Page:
Frank Balsh.

Few things are more interesting to the young lover of nature than a well stocked and properly cared for aquarium. I trust, therefore, that the following directions for making one, will not be without interest to the readers of Amateur Work.

The tank is constructed of slate and plate glass and is not beyond the powers of the ordinary amateur mechanic.

several two inch pieces. With pliers make a U loop in the centre, 3-16" deep and 1/8" across the opening. Open the magazine in the middle, and cut two slits a trifle over 1/8" long in the fold of the paper through the back, the length of the slits pointing up and down the magazine. These slits must be cut at such points as will be directly opposite the eyelets when the magazine is in the centre of the cover. Open the cover; pass the ends of an ordinary new shoe string down through the eyelets in the front cover of the binder. Pass the U loop of the wires through the slits in the paper- so that they protrude through the back of the magazine when it is closed. Put the string through these loops from the front of the magazine toward the back, and then up through the opposite eyelets in the back cover, pull them tight and tie the two ends together.

Any single number of the magazine, when several are fastened in the binder, can easily be taken out without disturbing the others, by loosening the strings, opening the desired number in the middle, pulling the string up through the slits and slipping the wire from under it. Or in the opposite manner a number may be placed in the binder between others, by pulling the loosened string up through the slits, introducing the wires under the loops of string, and then drawing the string tight.

An appropriate title can be painted on the cover with enamel paint, which dries quickly and will not easily wear off.

First procure some slate free from flaws. The three pieces which will be wanted can be bought from any slate dealer at small cost. A slab 36" long, 18" wide and about 1" thick, will be required for the bottom, and pieces 18" by 12" for the two ends. At 1" from the broad part of the ends, cut a groove 11/8" wide and 1/2" deep. This groove can be cut with a saw as follows : First mark where you wish to cut with an awl, then lay the slate on a table or bench, and screw two strips of hard wood in such a manner that the mark on the slate will come between the strips; their distance apart should be the thickness of the saw. When both lines have been sawed to the right depth, the slate between them can be cut out with an old chisel and hammer. These grooves are for the ends of flip bottom.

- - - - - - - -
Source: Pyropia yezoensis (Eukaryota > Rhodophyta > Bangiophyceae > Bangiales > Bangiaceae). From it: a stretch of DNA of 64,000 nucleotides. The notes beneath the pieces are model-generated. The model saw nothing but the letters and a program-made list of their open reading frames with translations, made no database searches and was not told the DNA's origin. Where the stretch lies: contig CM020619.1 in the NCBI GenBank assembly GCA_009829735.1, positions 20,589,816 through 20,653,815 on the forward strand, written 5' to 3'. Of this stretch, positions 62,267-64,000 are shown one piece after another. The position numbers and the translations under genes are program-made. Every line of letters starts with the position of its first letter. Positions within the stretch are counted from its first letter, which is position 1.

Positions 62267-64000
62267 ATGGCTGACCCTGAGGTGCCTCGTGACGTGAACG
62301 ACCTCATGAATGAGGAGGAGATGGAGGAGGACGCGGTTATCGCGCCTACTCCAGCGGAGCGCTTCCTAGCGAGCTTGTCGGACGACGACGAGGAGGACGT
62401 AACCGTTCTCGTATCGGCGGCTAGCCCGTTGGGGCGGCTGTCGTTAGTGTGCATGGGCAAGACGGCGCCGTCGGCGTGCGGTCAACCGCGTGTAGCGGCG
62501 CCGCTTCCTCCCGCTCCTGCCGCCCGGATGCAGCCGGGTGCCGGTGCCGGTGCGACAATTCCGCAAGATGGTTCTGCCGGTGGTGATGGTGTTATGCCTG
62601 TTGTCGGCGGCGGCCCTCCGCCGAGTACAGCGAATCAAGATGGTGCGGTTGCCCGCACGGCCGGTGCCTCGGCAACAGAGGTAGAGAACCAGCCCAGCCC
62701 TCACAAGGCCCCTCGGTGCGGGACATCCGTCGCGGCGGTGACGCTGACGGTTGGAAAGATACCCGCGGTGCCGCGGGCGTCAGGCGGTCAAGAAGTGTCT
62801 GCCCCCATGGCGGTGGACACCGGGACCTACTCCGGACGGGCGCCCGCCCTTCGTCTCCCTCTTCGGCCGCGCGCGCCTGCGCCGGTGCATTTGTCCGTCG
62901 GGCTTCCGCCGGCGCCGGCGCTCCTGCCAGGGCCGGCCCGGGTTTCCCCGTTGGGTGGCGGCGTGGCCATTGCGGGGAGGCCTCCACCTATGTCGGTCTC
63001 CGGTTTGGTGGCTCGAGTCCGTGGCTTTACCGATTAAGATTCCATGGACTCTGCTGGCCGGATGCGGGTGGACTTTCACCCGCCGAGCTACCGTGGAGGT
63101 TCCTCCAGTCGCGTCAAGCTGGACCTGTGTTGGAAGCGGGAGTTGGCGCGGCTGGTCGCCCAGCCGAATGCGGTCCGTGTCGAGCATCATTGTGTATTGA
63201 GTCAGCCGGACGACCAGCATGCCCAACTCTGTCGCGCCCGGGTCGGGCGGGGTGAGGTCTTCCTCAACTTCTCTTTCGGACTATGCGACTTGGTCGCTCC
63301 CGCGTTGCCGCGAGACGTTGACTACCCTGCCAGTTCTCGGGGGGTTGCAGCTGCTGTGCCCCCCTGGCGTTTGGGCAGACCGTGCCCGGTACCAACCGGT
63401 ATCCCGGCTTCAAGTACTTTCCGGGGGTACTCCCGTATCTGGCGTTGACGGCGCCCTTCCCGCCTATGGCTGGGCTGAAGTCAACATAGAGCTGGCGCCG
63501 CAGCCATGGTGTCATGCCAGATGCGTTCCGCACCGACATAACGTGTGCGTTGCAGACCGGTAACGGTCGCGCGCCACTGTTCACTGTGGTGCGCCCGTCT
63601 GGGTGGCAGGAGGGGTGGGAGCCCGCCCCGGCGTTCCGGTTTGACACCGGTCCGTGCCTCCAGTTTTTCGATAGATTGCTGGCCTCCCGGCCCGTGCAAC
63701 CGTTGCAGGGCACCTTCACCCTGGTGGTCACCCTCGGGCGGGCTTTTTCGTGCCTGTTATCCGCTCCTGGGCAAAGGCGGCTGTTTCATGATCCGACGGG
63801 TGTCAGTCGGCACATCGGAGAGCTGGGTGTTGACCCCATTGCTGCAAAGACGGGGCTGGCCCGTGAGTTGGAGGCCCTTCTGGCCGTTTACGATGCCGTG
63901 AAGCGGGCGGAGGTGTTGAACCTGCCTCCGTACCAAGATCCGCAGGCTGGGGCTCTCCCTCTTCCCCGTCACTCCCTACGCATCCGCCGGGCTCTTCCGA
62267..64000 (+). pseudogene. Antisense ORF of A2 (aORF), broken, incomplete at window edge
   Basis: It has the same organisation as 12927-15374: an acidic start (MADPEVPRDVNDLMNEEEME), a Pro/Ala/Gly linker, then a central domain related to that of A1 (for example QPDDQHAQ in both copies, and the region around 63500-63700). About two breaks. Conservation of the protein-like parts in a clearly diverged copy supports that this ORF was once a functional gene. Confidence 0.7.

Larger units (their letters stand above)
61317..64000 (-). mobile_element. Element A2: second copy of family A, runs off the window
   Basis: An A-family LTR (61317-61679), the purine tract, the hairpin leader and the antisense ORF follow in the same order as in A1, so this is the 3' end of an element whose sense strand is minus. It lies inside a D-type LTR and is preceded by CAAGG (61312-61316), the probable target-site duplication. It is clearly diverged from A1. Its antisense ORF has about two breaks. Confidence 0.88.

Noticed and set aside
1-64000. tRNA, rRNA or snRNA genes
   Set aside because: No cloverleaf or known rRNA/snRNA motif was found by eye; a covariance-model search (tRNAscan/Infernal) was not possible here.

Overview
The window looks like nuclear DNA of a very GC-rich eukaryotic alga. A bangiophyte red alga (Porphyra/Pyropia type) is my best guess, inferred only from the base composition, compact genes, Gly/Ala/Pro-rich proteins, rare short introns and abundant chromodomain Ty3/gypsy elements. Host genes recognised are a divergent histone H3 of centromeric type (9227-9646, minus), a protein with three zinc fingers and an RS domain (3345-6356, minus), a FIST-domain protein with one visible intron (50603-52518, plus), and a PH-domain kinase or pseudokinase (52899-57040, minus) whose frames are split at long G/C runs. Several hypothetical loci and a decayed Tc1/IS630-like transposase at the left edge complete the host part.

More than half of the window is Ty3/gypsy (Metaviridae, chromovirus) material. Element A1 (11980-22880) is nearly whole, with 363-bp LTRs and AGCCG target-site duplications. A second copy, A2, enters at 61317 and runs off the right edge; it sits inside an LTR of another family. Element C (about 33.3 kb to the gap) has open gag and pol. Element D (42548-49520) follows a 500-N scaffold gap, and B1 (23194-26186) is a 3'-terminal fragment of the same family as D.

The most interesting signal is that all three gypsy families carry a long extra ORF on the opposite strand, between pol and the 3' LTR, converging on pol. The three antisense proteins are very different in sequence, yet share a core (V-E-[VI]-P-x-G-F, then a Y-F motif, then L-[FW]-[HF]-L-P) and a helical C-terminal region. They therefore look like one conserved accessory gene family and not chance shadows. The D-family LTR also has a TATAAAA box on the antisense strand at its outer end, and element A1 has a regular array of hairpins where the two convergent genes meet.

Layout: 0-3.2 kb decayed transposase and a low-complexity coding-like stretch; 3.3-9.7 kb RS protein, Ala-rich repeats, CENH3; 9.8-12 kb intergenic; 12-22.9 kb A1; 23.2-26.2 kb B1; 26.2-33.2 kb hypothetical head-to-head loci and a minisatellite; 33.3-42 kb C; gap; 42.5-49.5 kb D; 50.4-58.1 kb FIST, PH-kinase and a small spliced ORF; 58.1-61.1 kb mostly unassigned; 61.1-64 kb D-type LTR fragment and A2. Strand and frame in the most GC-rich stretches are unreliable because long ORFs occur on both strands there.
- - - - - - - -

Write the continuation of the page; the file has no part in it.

How To Make An Aquarium 327

End of Tank.

After you have cut the above grooves, you can cut grooves 1/2" deep and 3/8" wide along both sides of the bottom, and of each end piece, at a distance of 7/8" from the edge, for the plate glass sides. Now bore four holes 1/4" in diameter in each end piece. Two of these holes should be placed about 11/4" from the edge and 3/8" below the groove first made to receive the bottom, and two quite near the top, just inside the groove for the glass.

These holes are for the brass rods which hold the tank together. The rods or bolts should be 1/4"in diameter and about 381/4" long. They should be threaded for about 1" on both ends, and fitted with nuts.

The finished end is shown above.

You can now proceed to put the tank together. First partly fill all the grooves with cement made as follows: - 1 pint of plaster of paris, 1 pint of best litharge, 1 pint of fine white sand, 1/3 pint of powdered resin.

The above when used should be mixed with boiled oil and driers to a stiff putty.

After placing a little of this cement in all the grooves, raise the bottom on blocks of wood, and with the help of a friend, you can easily slip the glass, ends and brass rods into position. And when you have done so, screw up the nuts on the rods with your fingers only. Carefully fill all grooves, empty spaces and cracks with cement and your aquarium is finished.

It will be noted that this aquarium makes no provision for running water, as for most purposes this is not necessary, the oxygen being provided by plant life which may easily be secured from nearby ponds.